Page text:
The Global Fund, on the other hand, received broad support at Bangkok. While panelists and participants in several sessions spoke about in-country implementation problems, such as non-inclusive CCMs and significant delays in disbursement from Principal Recipients to implementing organizations, participants overwhelmingly expressed support for the Fund’s nondirective approach to funding, which supports countries’ national plans, the involvement of civil society, and sets no restrictions on drug purchasing or prevention interventions. Activists with Fund The Fund, a loose network of AIDS NGOs from donor nations, distributed some 5,000 leaflets to conference participants reading “Round 5 Now. Stop Killing the Global Fund. Fund the Fund” that were held up in plenary sessions, while street activists from the US-based Health GAP, the South Africa-based Treatment Action Campaign, the Thai AIDS Treatment Action Group, and others held street demonstrations with the same demand. At the first major march, on Sunday, opening ceremony speaker Paisan Suwannawong of the Thai Drug Users’ Network announced that the Global Fund didn’t have the money to fund Round 5, and urged countries to donate the needed funds immediately. Simon Wright, a campaign manager with ActionAid International and a steering committee member of Fund The Fund, told GFO, “I think the Fund has had a fantastic conference, which wasn’t exactly predictable in advance. Aside from the activist actions, there’s been a really clear consensus expressed in all sessions I’ve been to that now that funds have started to come, people want to see them come through the Global Fund.”

Princess Mabel van Oranje of the Netherlands, an economist, presented the results of a study by the Open Society Institute at the opening plenary, which found that the Global Fund was better positioned than other funding mechanisms to scale up the AIDS response, harmonize national efforts, and support a comprehensive approach to AIDS that integrates development concerns and addresses the needs of marginalized communities. She said she had set out to ask “how donors could get the best bang for their buck,” and concluded that, “based on the early evaluations…I would put my money in the Global Fund.”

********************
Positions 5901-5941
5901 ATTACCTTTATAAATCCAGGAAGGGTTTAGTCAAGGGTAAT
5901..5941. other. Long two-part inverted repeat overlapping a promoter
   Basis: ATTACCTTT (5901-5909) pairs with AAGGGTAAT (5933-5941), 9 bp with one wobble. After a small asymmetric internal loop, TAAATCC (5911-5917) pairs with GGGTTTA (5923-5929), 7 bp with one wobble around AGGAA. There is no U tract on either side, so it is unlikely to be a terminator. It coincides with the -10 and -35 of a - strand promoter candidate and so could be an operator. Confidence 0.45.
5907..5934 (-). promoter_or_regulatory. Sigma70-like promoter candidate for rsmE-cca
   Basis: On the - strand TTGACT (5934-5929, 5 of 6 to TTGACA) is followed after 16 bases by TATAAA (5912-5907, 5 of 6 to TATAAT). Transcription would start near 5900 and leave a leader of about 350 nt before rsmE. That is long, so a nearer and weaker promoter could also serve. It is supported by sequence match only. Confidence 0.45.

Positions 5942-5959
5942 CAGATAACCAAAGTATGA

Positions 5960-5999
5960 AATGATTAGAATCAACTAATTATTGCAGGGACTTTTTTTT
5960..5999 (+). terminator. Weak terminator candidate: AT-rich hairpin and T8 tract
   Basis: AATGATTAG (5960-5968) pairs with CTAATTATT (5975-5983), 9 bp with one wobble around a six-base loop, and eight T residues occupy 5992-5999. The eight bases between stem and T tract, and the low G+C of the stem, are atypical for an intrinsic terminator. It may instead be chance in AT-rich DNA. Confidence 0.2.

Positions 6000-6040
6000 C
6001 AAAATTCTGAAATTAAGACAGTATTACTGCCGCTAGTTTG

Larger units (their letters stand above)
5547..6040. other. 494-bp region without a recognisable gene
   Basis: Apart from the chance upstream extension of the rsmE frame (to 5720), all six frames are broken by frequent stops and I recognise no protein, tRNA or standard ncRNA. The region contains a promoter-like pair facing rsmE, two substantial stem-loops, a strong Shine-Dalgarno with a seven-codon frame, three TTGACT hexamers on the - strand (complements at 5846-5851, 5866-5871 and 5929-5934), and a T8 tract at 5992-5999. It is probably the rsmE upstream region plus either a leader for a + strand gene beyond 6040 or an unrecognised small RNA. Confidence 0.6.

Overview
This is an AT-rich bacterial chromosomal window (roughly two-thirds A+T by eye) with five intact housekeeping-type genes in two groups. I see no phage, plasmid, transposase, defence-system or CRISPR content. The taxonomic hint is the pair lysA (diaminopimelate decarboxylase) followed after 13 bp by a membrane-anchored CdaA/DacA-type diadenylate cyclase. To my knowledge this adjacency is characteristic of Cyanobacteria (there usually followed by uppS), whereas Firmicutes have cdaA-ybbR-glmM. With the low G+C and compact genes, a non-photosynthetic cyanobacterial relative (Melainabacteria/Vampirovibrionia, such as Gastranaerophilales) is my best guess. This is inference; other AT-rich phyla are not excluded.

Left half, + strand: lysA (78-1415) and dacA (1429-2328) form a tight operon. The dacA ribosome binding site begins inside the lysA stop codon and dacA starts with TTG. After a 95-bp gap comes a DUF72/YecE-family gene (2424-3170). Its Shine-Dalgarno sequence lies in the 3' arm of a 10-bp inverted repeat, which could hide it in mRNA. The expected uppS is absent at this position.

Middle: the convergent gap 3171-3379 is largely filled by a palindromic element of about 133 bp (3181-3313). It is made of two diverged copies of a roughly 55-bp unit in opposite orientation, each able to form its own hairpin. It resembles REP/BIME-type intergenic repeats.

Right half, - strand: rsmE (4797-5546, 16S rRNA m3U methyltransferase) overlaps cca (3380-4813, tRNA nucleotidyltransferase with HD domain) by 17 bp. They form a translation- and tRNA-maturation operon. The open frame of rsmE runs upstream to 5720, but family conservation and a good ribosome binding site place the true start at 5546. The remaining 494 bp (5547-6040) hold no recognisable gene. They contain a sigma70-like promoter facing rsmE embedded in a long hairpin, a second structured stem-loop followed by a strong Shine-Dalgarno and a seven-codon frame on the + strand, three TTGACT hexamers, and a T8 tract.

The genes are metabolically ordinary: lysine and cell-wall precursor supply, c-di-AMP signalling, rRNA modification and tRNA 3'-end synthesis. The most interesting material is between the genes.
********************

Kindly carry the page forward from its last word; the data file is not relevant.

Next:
Messages throughout the conference from prominent figures such as UN Special Envoy for AIDS in Africa Stephen Lewis, French President Jacques Chirac, UN Secretary General Kofi Annan, and former President of South Africa Nelson Mandela echoed this growing confidence in the Fund:

  • Lewis, in an interview during the conference, said, “We’d strongly recommend that PEPFAR increase their contribution to the Global Fund to at least $1 billion and that the world rely primarily on multilateral efforts such as the Fund and the World Bank to confront AIDS, who base their programs on principles of national ownership.”
  • Chirac, in remarks delivered by a minister on his behalf at the Tuesday morning plenary, said, “We should ensure the sustainability of the Global Fund’s financing and raise its resources to $3 billion per year by sharing this effort among Europe, the United States, and all other donors.”
  • Jim Kim, director of AIDS at WHO, called the Global Fund “magnificent” during a Tuesday morning plenary speech in which he urged participants to make 3×5 a reality.
  • After mentioning the Global Fund only in passing in his speech at the Conference’s opening plenary, UN Secretary General Kofi Annan issued an unexpectedly strong statement of support for the Global Fund in a Tuesday interview with the BBC. He expressed disappointment that so little of the $15 billion promised by President George W. Bush to tackle HIV/AIDS is going to the Global Fund. “The Global Fund is ready to go,” he said. “If individual governments begin to set up their own initiatives, they start from scratch, it takes longer, the money that they hold will not be spent for a long time.” He went on to encourage the US to contribute $1 billion a year to the Fund, asking Europe to put in another billion. With additional resources raised elsewhere, “the Fund could have assured and sustained support through the next five years or so,” Annan said.